ENGLEWOOD — Dina Everage said she realized she is the new kid on the block, so on Friday she walked through the neighborhood to introduce herself to residents.
The 43-year-old principal of Daniel Wentworth Elementary School is gearing up for the first day of school on Monday. She's not just inheriting new teachers, but students as well.
After Chicago Public Schools closed John Altgeld Elementary, 1340 W. 71st St., and dozens of other underutilized schools this year, Wentworth moved from 6950 S. Sangamon St. into the Altgeld building, which was renamed Wentworth.
"When we open our doors Monday we're looking at having 652 students. The students from Altgeld are new to me and I am new to them," explained Everage. "But I did not want to be new to parents when they drop off their kids, so I decided to go meet them."
She was joined through her neighborhood walk by parents, school staff and Aldermen Roderick Sawyer (6th) and Latasha Thomas (17th) whose ward includes Wentworth. However, Sawyer said due to redistricting by the City Council, Wentworth would soon be located in his ward.
"It's a technical thing but I came to walk the streets because Principal Everage invited me," Sawyer said.
Thomas, who is chairman of the City Council's Education Committee, said she wanted to tour the area to ensure that Safe Passage routes are presentable.
"Good thing I came because I did not like what I saw," Thomas said.
What she and a group of 30 people on the tour saw was a vacant lot at 7039 S. Ada St. filled with beer bottles, cans and trash.
"I don't want my babies to walk pass this lot everyday if it is going to look like this," Everage said. "This makes no sense that this lot looks like this. I can tell by the amount of trash that it has looked this way for a while."
And before Thomas, whose ward includes the lot, could pull out her cell phone from her purse, Sawyer was on the phone with the Department of Streets and Sanitation.
"I don't know if it will get done by Monday but I placed a call to request that it be cleaned up immediately," he added.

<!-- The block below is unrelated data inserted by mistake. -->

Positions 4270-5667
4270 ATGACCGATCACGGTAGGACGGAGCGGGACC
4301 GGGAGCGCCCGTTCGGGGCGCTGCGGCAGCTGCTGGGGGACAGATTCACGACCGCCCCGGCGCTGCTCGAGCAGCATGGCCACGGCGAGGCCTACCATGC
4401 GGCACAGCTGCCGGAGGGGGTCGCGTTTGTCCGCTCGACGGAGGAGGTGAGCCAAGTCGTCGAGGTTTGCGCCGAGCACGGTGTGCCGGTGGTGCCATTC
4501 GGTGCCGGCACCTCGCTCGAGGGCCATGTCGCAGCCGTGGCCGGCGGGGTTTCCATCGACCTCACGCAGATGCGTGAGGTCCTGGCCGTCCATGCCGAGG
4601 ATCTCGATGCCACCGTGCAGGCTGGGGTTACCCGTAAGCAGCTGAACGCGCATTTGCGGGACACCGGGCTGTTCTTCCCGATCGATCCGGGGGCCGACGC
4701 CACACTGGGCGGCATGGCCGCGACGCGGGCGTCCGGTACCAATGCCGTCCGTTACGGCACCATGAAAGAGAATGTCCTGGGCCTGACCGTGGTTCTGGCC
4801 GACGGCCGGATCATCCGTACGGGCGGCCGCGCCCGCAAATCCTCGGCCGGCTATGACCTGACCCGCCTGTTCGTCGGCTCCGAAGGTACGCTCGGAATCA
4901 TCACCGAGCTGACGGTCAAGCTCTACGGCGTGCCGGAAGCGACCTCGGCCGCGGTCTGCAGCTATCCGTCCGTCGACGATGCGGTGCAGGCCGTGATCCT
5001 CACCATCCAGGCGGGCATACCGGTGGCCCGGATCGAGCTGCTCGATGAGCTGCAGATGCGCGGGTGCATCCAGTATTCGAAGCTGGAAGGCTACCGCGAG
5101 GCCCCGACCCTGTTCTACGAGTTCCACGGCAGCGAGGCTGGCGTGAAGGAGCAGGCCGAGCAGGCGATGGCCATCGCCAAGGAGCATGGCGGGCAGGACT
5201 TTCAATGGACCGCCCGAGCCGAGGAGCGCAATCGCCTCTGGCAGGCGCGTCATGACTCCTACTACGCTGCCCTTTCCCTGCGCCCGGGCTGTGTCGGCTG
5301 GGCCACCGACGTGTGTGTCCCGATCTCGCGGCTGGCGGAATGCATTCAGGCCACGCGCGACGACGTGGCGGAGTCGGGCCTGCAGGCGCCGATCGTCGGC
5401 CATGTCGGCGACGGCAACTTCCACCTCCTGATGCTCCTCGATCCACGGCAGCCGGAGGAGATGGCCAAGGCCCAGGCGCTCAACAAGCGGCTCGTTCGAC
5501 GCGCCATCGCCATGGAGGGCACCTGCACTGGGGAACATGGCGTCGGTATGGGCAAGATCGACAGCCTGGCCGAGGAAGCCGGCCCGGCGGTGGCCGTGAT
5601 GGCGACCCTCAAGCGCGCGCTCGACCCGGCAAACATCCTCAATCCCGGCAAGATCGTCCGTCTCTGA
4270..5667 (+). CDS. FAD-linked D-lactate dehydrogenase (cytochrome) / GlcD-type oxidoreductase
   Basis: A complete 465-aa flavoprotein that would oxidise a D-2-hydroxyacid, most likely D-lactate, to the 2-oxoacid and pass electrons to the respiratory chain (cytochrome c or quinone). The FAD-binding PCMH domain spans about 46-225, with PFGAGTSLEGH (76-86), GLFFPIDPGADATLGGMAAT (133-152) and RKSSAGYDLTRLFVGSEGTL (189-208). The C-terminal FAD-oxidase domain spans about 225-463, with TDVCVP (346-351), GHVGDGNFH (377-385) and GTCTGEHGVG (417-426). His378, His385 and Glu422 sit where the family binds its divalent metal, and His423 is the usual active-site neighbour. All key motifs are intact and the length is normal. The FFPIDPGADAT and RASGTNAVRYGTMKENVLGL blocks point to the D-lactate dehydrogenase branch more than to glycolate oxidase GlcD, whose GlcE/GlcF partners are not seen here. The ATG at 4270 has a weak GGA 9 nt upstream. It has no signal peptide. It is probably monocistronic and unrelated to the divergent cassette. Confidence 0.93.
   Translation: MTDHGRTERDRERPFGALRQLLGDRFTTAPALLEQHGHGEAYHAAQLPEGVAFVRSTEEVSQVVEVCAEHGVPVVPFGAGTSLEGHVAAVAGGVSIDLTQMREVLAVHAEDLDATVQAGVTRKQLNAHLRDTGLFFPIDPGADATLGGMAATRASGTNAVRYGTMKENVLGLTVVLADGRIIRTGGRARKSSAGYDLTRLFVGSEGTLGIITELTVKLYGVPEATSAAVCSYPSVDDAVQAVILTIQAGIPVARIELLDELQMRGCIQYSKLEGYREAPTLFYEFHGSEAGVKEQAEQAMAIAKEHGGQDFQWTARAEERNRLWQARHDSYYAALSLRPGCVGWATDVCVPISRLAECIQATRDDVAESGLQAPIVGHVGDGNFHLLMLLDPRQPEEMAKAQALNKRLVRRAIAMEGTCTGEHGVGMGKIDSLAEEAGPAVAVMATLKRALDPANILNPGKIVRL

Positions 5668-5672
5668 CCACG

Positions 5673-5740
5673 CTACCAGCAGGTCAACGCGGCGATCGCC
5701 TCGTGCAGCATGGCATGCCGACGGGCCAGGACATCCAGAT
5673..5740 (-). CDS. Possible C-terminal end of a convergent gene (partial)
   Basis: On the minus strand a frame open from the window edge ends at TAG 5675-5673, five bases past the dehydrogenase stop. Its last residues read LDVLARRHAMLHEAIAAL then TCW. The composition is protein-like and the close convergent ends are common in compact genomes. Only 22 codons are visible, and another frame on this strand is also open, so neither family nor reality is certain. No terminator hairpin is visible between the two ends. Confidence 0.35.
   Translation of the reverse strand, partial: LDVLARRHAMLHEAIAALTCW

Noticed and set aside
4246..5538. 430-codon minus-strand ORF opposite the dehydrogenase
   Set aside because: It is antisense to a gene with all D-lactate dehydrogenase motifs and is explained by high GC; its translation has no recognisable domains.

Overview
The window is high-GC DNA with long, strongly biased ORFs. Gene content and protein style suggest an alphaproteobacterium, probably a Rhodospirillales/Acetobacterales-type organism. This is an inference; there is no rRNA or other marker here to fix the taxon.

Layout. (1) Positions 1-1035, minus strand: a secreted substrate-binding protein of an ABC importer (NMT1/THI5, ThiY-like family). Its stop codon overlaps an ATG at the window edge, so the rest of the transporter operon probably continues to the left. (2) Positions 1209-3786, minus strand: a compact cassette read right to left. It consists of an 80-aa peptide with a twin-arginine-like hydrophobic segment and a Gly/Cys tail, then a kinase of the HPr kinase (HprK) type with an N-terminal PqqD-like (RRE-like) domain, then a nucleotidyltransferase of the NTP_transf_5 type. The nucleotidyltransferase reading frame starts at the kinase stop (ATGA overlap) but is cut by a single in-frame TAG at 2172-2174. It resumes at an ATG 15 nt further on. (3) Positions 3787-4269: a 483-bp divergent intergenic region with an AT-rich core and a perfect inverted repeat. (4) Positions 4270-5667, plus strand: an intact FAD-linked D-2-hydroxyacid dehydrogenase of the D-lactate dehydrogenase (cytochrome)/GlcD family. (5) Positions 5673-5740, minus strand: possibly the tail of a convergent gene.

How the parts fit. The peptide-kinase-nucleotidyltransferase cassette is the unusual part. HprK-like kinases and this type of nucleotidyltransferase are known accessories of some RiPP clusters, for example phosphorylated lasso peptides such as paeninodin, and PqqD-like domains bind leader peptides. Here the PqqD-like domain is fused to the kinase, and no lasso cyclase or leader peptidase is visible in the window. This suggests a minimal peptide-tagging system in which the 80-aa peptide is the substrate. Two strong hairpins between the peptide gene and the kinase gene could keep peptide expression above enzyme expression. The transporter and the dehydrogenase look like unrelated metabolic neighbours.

Most residents seemed excited when Everage knocked on their doors to introduce herself.
She even stopped inside a convenience store where she said many kids go to buy chips and pop in the morning for breakfast.
"Junk food is not breakfast. No wonder some kids has a slow start at school. Eating unhealthy foods so early in the morning knocks them off track from learning," said Everage, who was among 134 principals who received a bonus this week from CPS for help improving their schools academic performance. Bonuses ranged from $5,000 to $20,000.
This was the second time Everage, who received $10,000, received a bonus for her leadership.
"The last time I shared my bonus with my staff because they truly are the soldiers whose efforts sometimes go unrecognized," Everage added. "I plan to do the same with my bonus this year."
Yusef Muhammad is the owner of the store and after briefly meeting with Everage, Thomas and Sawyer he agreed not to allow Wentworth students inside his store before 9 a.m.
"Not a problem, Ald. Thomas. I want to work with the community in keeping kids safe and productive," Muhammad said.
Inside the school movers were busy unloading boxes from trucks while teachers decorated their classrooms.
Chaundi Intoe, who teaches kindergarten, is among one-third of the staff from Altgeld Everage said she retained. Another one-third of her staff came from Wentworth while new staff makes up the remainder.
"I want my classroom to reflect happiness when students arrive Monday," Intoe said as she decorated the walls with paintings. "I am probably as excited as some of the kids that school is starting. I miss my kids."
And fellow kindergarten teacher Kimberly Robinson followed Everage from the "old" Wentworth school to its new location.
"Nothing brings me greater joy than teaching. I love being a teacher and I can't wait to see their smiling faces as they enter the classroom," said Robinson.